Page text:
A Saint John woman has started an online petition to protest the release of a serial rapist to a halfway house in the city.

“Once I found out that he was coming here, that’s when the seed to take action and make the petition took hold,” says Joan MacDonald-Bradford.

In 1989, John Arthur O’Brien was convicted of raping eight women in Nova Scotia and sentenced to 37 years in prison.

Parole board documents indicate O’Brien is now in his early 50s. His criminal record dates back to the mid 1970s.

In the late 1980s, he was convicted of a number of offences including five counts of sexual assault with a weapon, two counts of sexual assault, and two counts of using a firearm while committing an offence.

O’Brien was dubbed the ‘motorcycle rapist’ because he was wearing a helmet and riding a motorcycle in many of the attacks, most of which occurred in rural and secluded areas in and around the Halifax area.

He now qualifies for statutory release and was released from prison to the Parrtown Community Correction Centre this week, after having served two-thirds of his 37-year sentence.

But a recent assessment indicated O’Brien’s risk to reoffend and commit another sexual assault is in the high end of the moderate range, which has some community members on edge.

Saint John resident Holly Campbell says she has felt “fear and disgust” since hearing the news, and is one of over 1,500 people who have signed the petition.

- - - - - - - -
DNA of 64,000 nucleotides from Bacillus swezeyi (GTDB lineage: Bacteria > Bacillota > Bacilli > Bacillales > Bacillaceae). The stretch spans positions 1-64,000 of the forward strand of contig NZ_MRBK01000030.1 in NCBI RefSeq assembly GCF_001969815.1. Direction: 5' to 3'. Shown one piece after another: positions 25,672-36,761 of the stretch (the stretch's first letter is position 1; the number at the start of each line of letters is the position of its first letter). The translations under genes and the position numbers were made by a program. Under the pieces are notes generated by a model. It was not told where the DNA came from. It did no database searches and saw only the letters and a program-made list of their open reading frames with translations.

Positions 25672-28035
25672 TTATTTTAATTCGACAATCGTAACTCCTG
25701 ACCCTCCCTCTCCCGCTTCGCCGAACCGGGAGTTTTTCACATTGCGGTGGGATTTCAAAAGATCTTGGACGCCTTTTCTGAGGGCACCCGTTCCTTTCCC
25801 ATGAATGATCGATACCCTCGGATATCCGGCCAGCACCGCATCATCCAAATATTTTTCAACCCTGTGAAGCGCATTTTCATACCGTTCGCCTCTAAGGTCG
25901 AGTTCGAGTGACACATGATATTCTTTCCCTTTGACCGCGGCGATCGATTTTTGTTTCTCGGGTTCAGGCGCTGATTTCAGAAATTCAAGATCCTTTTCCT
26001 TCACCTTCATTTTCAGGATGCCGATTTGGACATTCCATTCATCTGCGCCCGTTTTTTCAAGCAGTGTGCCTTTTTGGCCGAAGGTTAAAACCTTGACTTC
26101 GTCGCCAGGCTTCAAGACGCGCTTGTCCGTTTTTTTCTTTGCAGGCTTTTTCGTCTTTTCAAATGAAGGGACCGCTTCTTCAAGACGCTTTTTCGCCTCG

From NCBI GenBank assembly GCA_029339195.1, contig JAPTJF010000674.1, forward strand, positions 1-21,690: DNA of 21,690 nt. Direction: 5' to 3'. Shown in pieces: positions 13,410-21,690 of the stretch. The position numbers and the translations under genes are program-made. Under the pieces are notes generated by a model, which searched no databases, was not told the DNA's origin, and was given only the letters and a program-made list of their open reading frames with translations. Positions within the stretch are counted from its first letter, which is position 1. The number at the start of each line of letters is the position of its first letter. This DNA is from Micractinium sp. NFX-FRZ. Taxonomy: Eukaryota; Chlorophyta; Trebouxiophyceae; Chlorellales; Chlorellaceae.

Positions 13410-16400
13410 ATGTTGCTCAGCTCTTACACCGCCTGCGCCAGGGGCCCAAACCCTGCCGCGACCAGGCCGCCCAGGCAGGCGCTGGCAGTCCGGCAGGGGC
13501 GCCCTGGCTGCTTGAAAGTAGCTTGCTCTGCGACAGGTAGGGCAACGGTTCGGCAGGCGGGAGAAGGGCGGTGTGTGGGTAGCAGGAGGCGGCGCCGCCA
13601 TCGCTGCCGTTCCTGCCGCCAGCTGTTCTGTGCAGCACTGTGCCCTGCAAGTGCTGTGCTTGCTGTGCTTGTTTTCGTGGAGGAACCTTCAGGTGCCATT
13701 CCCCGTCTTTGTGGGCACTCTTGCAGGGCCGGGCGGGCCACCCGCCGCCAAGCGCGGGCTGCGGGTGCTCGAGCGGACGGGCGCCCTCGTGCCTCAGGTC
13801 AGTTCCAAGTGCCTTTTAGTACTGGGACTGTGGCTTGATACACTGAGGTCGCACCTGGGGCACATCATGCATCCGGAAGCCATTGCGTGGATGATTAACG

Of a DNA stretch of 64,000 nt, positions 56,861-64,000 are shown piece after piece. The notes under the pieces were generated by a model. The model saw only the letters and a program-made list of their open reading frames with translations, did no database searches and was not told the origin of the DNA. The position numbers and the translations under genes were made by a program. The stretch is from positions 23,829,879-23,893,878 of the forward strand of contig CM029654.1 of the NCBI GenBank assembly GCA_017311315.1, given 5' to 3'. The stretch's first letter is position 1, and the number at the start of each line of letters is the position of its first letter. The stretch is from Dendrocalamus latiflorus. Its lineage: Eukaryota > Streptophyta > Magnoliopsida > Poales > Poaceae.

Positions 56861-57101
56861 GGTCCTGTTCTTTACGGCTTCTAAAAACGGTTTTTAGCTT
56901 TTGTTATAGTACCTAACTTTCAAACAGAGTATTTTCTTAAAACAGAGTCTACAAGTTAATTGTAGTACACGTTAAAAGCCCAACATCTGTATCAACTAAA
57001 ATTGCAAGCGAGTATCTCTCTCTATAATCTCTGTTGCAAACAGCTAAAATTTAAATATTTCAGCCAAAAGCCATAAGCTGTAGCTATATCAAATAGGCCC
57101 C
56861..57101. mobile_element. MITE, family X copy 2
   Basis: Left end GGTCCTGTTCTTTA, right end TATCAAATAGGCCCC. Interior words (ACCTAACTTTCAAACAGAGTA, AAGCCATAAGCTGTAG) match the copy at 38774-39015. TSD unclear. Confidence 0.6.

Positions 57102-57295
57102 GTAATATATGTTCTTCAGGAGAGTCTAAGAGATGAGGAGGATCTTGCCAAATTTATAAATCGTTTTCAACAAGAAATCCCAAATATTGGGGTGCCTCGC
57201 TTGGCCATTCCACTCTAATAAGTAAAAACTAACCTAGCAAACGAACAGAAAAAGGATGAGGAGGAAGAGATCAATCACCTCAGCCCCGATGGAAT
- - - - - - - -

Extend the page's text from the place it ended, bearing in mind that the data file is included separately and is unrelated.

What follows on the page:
“Hopefully it will make the parole board rethink their decision,” she says.

While many people in the city are expressing concerns about their new neighbour, one uptown group says O’Brien’s release to the halfway house may be for the best.

“It would be a much scarier situation to think that people were coming straight from the institution right into the community with no type of assistance or help to meet their needs,” says Susan O’Neill of the John Howard Society, an organization that advocates for prisoners.

She feels a system that allows a prisoner to gradually integrate back into the community works best.

“This way they have all the assistance in the world and they’re able to make many pro-social choices. They have that support.”

But MacDonald-Bradford says she doesn’t feel the public has been given enough information.

“We need to follow this very, very closely,” says the petition organizer.

“We need to know when he starts getting the option to leave the house. Is he going to be escorted? You know, what conditions are going to be applied? How is he going to earn the right to leave the halfway house?”

She plans to take the petition around Saint John to gather more signatures and plans to contact her local MP.

Parole documents indicate O’Brien will need to be closely monitored and supervised. He has also been ordered not to contact any of his victims or their families.

With files from CTV Atlantic's Ashley Dunbar